Sask. doctors sign letter calling for increased public health measures, vaccinations for essential workers

The letter says measures in place in Regina limiting restaurants and worship services should be used provincewide, and calls for paid sick leave for essential workers.

Regina measures should be used provincewide, doctors say

Around 285 doctors have signed a letter calling on the province to enact further public health measures and prioritize frontline and essential workers — such as grocery store workers — for vaccines. (Ben Nelms/CBC)

More than 280 doctors have signed a letter calling on the Saskatchewan government to expand the public health measures being used in Regina to the rest of the province and change the vaccine rollout to prioritize front-line workers. 

The letter said the province should immediately vaccinate health-care workers and essential workers — such as teachers and grocery store employees — bringing the provincial rollout in line with recommendations from the National Advisory Committee on Immunization (NACI).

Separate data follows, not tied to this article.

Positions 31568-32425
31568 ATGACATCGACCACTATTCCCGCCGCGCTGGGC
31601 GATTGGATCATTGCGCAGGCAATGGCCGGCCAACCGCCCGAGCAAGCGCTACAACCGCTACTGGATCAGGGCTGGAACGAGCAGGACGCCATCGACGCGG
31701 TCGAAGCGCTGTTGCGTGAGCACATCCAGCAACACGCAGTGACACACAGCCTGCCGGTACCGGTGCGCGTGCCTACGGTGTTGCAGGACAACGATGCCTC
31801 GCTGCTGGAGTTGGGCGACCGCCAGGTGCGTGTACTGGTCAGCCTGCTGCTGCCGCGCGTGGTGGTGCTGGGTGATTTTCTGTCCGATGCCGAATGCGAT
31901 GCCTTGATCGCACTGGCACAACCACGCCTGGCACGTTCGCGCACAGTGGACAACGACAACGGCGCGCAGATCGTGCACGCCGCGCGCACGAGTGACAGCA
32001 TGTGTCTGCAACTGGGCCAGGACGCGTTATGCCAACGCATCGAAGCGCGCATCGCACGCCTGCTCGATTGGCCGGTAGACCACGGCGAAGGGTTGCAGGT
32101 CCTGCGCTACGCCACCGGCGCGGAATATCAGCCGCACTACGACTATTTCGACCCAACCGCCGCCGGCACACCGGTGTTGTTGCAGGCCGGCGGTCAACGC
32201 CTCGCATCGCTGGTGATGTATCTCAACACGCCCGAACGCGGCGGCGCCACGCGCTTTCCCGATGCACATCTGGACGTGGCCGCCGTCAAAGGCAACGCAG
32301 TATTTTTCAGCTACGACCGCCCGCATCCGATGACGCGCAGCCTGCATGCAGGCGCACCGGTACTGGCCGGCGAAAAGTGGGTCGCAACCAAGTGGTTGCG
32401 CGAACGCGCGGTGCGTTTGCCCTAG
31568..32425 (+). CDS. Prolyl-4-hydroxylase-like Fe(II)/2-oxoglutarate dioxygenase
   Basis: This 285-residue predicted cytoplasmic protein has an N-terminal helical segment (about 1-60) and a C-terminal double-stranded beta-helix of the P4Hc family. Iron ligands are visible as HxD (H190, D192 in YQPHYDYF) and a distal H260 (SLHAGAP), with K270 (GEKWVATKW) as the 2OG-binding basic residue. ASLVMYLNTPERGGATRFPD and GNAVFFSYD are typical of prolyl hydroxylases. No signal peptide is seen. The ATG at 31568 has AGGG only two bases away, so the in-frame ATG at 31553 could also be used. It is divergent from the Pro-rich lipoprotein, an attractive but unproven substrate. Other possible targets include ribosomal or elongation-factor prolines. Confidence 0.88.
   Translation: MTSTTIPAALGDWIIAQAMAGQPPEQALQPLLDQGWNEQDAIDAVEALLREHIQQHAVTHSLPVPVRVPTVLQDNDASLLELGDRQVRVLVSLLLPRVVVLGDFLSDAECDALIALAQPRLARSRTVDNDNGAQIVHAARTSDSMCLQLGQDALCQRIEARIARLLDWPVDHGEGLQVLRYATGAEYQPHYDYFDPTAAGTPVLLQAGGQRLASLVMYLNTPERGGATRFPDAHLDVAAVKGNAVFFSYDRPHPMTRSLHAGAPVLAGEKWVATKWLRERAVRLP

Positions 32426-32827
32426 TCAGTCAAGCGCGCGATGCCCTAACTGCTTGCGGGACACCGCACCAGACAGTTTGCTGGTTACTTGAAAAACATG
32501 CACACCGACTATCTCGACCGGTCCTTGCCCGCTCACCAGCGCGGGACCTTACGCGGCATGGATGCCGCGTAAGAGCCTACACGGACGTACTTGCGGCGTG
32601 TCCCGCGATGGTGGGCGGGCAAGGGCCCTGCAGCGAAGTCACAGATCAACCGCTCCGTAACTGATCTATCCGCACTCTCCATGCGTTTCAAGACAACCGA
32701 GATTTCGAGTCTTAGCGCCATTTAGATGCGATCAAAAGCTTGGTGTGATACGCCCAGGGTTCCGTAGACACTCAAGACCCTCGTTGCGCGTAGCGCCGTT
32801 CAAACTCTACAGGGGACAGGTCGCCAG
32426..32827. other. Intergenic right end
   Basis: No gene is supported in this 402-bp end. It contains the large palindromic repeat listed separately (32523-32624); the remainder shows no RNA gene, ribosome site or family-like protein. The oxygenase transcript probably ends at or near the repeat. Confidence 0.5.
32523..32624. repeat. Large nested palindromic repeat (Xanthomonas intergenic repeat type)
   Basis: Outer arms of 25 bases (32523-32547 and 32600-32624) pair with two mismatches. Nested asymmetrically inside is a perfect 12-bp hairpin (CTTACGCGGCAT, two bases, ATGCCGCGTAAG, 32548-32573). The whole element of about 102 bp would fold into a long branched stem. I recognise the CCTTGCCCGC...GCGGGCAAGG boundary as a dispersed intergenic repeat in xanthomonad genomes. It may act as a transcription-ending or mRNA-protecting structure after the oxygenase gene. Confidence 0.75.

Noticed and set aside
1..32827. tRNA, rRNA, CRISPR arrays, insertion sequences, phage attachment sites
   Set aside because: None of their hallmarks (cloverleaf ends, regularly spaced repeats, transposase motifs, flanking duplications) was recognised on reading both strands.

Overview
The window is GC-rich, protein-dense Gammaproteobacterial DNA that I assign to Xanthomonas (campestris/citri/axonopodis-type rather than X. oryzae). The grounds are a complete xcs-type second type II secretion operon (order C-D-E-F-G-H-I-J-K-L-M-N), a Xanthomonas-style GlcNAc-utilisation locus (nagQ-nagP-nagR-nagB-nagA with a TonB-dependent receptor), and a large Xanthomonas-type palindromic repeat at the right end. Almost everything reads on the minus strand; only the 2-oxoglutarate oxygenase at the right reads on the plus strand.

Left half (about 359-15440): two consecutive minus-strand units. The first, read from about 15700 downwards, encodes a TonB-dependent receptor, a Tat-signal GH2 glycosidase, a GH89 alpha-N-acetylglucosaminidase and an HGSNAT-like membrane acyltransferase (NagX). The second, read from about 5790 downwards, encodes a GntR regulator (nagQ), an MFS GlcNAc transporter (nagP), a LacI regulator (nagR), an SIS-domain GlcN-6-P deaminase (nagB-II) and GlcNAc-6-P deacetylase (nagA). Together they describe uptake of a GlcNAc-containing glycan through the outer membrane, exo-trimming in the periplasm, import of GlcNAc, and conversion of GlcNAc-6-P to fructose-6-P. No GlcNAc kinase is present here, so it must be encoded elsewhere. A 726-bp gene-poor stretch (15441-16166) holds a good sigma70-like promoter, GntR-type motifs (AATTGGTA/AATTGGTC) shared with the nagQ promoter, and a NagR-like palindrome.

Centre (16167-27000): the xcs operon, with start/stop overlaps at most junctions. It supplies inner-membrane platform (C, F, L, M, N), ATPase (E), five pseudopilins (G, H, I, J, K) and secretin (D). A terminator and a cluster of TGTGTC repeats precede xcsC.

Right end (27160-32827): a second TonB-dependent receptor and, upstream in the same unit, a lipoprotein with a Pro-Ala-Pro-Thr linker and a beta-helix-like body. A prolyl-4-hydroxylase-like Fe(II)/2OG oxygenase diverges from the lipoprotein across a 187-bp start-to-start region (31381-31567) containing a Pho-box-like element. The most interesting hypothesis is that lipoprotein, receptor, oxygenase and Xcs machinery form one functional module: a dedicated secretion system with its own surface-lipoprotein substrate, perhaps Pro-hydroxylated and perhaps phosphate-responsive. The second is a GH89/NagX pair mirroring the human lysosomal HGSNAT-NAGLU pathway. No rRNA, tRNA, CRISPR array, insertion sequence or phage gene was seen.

Dr. Ayisha Kurji said she and other physicians have watched what has unfolded across the province and felt the need to voice their concerns.

"The number of hospitalizations, they're going up again. ICU admissions are going up. It's high in Regina, but it's across the province now as well. We're seeing more cases in younger people, and I think that's really scary to me," Kurji said. 

Saskatoon pediatrician Dr. Ayisha Kurji says more COVID-19 restrictions are needed as variants of concern continue to spread. (Don Somers/CBC)

As of March 8, 206 people were in hospital with COVID-19 in Saskatchewan, 41 of them in intensive case.  There are more people in the ICU aged 20 to 50 than before, Kurji notes.

"That really scares me because it tells me that COVID is changing," she said. "Right across the country, everyone is seeing younger and younger people being affected."

Kurji said vaccines are the end game in the pandemic, but with the virus affecting more younger people, it's outpacing the current rollout. 

"Our strategy to date has actually been really, really good," she said. "But now that we see that the age group that's coming into hospital and ICU is younger, we need to find ways to start to immunize those groups."

Premier Scott Moe said Friday that he has read the physicians' letter and understands what it is asking for. He said the province will take it under guidance along with other factors.